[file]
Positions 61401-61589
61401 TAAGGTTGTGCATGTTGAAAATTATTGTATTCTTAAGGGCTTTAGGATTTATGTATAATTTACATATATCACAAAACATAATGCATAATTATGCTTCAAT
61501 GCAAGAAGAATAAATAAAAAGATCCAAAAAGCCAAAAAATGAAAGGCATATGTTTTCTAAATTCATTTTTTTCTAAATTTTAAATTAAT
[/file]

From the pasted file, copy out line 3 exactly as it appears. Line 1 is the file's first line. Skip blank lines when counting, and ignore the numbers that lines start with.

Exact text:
61501 GCAAGAAGAATAAATAAAAAGATCCAAAAAGCCAAAAAATGAAAGGCATATGTTTTCTAAATTCATTTTTTTCTAAATTTTAAATTAAT